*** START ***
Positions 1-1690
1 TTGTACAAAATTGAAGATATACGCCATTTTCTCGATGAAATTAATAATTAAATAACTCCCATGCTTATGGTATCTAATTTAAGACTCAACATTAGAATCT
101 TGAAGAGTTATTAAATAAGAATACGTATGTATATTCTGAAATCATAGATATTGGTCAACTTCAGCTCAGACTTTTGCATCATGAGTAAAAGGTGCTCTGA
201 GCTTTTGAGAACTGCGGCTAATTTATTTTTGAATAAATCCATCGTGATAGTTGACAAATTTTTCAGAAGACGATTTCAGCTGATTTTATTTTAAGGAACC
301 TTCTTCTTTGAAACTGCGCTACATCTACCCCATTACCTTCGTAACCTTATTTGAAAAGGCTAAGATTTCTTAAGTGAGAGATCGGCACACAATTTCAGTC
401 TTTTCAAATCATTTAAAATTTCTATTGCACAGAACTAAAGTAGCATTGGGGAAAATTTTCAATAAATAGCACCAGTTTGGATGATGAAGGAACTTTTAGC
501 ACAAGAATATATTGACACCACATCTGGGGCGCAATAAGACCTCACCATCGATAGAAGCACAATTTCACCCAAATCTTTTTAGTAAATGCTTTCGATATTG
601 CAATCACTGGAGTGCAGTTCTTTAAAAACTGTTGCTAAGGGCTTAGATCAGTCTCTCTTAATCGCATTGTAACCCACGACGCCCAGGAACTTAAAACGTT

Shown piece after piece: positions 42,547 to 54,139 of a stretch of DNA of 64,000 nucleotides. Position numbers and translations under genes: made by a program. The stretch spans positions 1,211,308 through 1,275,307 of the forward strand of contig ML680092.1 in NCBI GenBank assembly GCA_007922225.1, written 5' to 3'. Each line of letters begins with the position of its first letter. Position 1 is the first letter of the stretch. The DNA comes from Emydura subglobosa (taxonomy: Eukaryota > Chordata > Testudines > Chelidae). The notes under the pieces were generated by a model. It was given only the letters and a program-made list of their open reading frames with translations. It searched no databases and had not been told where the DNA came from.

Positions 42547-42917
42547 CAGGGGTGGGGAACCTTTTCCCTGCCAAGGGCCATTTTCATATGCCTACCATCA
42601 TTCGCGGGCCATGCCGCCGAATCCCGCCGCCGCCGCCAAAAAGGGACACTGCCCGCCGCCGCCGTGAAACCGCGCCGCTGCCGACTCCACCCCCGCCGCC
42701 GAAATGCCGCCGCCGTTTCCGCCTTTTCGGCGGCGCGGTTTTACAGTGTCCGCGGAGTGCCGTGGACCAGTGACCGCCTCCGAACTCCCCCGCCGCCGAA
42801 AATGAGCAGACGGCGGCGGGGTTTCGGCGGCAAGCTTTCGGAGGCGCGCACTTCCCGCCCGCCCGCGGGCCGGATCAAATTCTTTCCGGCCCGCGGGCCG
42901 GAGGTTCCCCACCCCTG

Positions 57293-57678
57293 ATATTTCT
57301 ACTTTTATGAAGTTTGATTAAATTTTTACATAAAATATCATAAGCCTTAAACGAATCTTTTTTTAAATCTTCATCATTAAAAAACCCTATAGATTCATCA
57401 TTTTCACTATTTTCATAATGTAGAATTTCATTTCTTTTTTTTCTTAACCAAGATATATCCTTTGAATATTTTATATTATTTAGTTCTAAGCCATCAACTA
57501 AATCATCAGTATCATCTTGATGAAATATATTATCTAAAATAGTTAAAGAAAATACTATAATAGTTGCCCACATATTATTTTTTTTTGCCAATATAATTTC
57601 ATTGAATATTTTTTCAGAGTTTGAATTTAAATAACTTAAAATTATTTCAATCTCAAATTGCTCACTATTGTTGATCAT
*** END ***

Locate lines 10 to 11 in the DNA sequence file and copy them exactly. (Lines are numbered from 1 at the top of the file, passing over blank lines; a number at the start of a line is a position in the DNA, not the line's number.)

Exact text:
Positions 42547-42917
42547 CAGGGGTGGGGAACCTTTTCCCTGCCAAGGGCCATTTTCATATGCCTACCATCA